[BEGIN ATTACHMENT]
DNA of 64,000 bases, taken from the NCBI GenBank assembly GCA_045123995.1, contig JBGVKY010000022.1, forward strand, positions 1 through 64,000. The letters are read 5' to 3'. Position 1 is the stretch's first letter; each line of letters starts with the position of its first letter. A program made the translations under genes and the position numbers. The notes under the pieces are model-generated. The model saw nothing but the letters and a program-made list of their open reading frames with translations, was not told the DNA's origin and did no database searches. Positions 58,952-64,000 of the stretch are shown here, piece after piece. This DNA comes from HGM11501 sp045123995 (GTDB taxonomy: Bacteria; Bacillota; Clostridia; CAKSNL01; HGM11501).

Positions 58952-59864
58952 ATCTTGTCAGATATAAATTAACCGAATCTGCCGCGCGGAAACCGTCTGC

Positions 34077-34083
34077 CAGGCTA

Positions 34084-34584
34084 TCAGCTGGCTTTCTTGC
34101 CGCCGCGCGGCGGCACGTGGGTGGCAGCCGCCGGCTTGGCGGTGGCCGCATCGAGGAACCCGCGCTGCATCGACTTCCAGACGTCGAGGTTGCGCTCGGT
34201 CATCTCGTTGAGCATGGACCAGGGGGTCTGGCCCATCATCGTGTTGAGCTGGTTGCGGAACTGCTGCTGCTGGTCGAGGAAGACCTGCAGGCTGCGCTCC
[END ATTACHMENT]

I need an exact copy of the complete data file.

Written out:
DNA of 64,000 bases, taken from the NCBI GenBank assembly GCA_045123995.1, contig JBGVKY010000022.1, forward strand, positions 1 through 64,000. The letters are read 5' to 3'. Position 1 is the stretch's first letter; each line of letters starts with the position of its first letter. A program made the translations under genes and the position numbers. The notes under the pieces are model-generated. The model saw nothing but the letters and a program-made list of their open reading frames with translations, was not told the DNA's origin and did no database searches. Positions 58,952-64,000 of the stretch are shown here, piece after piece. This DNA comes from HGM11501 sp045123995 (GTDB taxonomy: Bacteria; Bacillota; Clostridia; CAKSNL01; HGM11501).

Positions 58952-59864
58952 ATCTTGTCAGATATAAATTAACCGAATCTGCCGCGCGGAAACCGTCTGC

Positions 34077-34083
34077 CAGGCTA

Positions 34084-34584
34084 TCAGCTGGCTTTCTTGC
34101 CGCCGCGCGGCGGCACGTGGGTGGCAGCCGCCGGCTTGGCGGTGGCCGCATCGAGGAACCCGCGCTGCATCGACTTCCAGACGTCGAGGTTGCGCTCGGT
34201 CATCTCGTTGAGCATGGACCAGGGGGTCTGGCCCATCATCGTGTTGAGCTGGTTGCGGAACTGCTGCTGCTGGTCGAGGAAGACCTGCAGGCTGCGCTCC